I found practising with those players further installed the ability in us younger players to be able to fight for our lives. We literally had to give everything that we had just to try and stay on our feet. It extracted the willingness out of us. It forced us to fight. For me, I also found that I had something to measure my ability on. If I started to catch someone in randori that had won a European Championships medal I began to really believe that I could beat players at that level. At times I would literally stand in the tunnel on the way out to fight and say to my self, “well, he may be good but he isn’t as strong as Craig, Euan or Winnie.” Ultimately, I wasn’t as successful as those men but, doing randori with them regularly absolutely contributed to my development. By the age of 22 I was having close fights with, and beating, a number of European, World and Olympic medallists. Fighting those older British players week in, week out, was a solid gateway to progress.

There is also a primal level of coaching that takes place in the younger athletes being around the older players. All those lads were fantastic with us younger players, constantly giving us moral support, technical and tactical advice and, a few times, when on training camps, if the foreign opposition would dish out a beating to one of us youngsters the older lads would go and ask them for the next round of randori. 

It is also of my personal belief, having done a number myself, that so much about performance Judo and coaching cannot be learned on an academic course. Not that I don’t see value in them but, there are so many elements that can only truly be gained from going through the wringer oneself.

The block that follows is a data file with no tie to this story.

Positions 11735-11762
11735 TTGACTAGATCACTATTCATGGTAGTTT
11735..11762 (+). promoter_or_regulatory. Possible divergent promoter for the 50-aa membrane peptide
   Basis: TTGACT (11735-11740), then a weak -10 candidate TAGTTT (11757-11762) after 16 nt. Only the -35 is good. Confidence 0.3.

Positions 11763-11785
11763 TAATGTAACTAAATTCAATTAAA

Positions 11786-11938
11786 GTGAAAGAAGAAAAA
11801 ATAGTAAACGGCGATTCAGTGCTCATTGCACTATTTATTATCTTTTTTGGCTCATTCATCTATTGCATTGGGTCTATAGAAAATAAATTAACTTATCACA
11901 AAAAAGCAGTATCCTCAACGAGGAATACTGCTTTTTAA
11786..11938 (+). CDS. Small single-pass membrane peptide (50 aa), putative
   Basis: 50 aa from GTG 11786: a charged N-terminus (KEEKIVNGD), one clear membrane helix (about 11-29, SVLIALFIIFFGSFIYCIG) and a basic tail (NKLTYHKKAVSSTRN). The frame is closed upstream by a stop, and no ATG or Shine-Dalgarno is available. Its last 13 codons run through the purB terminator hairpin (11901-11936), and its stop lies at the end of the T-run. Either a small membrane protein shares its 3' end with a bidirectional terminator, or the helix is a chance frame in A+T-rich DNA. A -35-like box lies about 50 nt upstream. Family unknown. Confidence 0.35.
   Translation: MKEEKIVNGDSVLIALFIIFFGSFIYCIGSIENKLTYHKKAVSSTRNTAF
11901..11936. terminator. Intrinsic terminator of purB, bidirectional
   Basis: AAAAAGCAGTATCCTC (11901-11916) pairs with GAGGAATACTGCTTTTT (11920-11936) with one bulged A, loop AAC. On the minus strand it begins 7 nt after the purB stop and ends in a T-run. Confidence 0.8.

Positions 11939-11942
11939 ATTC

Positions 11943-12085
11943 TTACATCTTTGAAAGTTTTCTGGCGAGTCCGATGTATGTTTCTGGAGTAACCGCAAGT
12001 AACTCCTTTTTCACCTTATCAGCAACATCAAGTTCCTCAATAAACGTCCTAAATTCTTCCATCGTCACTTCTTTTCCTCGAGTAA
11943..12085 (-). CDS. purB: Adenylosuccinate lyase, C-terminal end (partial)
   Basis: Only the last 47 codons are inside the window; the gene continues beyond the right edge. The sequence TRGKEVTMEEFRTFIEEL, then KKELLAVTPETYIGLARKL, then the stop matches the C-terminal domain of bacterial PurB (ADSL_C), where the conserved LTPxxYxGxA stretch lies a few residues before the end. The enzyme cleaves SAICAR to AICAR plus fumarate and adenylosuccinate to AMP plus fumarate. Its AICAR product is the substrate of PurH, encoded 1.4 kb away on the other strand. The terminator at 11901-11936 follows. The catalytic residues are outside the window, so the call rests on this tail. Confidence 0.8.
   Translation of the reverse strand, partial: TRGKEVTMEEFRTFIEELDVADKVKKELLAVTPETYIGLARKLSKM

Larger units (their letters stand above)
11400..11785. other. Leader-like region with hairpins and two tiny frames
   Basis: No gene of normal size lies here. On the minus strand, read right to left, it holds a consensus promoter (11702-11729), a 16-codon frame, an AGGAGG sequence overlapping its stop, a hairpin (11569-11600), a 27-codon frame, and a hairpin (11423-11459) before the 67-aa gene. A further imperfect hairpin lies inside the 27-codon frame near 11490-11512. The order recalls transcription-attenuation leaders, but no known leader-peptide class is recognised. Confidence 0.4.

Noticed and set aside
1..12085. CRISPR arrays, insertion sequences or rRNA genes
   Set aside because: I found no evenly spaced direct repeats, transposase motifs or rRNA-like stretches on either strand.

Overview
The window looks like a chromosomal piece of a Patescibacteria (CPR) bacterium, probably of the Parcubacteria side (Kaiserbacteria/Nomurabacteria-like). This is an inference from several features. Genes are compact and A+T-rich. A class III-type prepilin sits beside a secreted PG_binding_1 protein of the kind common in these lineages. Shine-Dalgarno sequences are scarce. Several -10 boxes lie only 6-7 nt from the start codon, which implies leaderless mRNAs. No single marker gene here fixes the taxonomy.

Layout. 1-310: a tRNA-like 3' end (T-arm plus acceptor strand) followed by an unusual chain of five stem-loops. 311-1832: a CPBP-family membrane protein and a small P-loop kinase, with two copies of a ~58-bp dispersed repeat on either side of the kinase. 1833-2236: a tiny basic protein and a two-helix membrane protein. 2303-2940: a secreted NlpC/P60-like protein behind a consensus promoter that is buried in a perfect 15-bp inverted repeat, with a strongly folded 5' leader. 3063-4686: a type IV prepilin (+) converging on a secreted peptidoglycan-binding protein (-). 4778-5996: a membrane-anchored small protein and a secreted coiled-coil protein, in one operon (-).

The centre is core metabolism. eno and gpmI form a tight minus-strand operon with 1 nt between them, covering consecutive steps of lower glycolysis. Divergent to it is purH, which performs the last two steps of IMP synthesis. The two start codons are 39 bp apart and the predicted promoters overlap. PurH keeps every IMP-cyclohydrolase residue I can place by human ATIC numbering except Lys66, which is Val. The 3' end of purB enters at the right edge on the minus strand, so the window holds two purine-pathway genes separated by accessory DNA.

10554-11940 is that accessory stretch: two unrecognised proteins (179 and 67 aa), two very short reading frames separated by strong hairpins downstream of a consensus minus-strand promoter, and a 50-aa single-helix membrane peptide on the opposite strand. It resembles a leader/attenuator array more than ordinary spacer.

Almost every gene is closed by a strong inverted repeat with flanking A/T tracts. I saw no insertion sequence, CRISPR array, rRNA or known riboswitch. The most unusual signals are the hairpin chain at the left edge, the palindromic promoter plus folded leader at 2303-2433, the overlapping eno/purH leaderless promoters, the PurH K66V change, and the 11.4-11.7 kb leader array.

I think one of the more obvious, but less discussed, elements of coaching are the areas that are rarely, if ever, mentioned but always on display. I feel like I have learnt as much from anyone by just observing them. I’d gain technical ideas by just watching the older players do randori. I also found sharing rooms with maturer athletes incredibly formative. In the London 2012 Olympic cycle, for a fair number of trips I roomed with Euan Burton. Ashley McKenzie regularly shared with Winston Gordon. For me, seeing how professional Euan was, with his training diaries, supplements, nutrition, punctuality etcetera rubbed off on me. Unless I asked he never said, “this is what I do.” I quite literally just watched him, then somewhat copied and mimicked. I have notes on observations of attributes I liked from all those mentioned maturer players. Again, it’s a real primal form of development and, a very important one. An area an organisational psychologist would have a field day with.

From a group standpoint the older players can not only potentially still deliver results but, are a vital part of the natural cycle of developing the younger athletes. Obviously high performance is geared towards results so it doesn’t matter if the best player is 15 or 30, the best is just the best. That said, I do favour the concept that backs the younger athlete over the older if ability and performances are similar but, in terms of development and creating a revolving cycle of quality fighters and coaches, then players of all levels and ages are as important as each other. 

Next week we’ll discuss, on the flip side, the benefits that the younger athletes bring to the older players.

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danny williams judo